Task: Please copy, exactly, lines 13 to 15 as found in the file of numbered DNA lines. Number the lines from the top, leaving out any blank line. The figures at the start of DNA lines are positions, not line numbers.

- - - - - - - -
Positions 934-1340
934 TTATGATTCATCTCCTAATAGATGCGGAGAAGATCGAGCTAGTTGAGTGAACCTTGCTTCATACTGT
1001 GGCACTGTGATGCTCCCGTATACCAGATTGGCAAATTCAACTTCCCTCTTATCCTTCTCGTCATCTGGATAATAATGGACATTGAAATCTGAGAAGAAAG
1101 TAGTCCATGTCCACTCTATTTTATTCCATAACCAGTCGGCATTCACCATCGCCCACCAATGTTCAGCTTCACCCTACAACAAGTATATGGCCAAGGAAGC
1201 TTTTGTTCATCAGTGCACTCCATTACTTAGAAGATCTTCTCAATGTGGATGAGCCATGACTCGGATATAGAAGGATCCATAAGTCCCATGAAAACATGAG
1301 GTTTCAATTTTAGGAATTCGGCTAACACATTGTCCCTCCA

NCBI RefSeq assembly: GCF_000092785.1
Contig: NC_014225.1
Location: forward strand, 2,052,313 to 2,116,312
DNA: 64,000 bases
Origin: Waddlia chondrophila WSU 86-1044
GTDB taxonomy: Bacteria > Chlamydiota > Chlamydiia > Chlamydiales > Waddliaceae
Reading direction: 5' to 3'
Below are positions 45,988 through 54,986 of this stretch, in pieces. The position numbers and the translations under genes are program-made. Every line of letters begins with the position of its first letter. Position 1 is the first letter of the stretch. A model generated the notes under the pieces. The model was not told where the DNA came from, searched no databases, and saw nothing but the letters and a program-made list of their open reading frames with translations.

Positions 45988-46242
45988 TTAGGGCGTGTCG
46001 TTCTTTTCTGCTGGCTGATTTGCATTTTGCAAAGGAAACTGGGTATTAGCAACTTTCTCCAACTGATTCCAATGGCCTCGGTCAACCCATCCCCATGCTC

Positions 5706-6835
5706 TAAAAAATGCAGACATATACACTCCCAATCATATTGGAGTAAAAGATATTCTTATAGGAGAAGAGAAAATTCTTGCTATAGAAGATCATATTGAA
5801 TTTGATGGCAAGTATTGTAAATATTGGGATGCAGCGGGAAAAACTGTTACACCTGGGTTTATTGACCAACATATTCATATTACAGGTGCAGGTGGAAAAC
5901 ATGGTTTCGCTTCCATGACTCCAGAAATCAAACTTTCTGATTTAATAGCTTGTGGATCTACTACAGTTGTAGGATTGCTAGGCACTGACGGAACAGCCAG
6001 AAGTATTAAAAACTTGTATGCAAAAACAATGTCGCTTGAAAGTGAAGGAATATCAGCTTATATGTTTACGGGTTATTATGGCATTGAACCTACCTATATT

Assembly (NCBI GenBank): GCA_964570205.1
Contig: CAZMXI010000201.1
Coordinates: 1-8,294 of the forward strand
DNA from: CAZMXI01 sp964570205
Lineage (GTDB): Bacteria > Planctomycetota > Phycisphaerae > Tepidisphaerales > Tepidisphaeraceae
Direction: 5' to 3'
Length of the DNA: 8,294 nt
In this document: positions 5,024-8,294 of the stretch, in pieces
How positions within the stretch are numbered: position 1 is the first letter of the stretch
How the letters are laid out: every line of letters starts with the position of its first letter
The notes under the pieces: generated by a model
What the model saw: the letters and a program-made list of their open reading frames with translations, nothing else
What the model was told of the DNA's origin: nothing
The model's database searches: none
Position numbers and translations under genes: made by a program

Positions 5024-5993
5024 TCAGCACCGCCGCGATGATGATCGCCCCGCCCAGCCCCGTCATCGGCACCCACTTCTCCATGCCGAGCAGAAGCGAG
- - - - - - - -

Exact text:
Reading direction: 5' to 3'
Below are positions 45,988 through 54,986 of this stretch, in pieces. The position numbers and the translations under genes are program-made. Every line of letters begins with the position of its first letter. Position 1 is the first letter of the stretch. A model generated the notes under the pieces. The model was not told where the DNA came from, searched no databases, and saw nothing but the letters and a program-made list of their open reading frames with translations.

Positions 45988-46242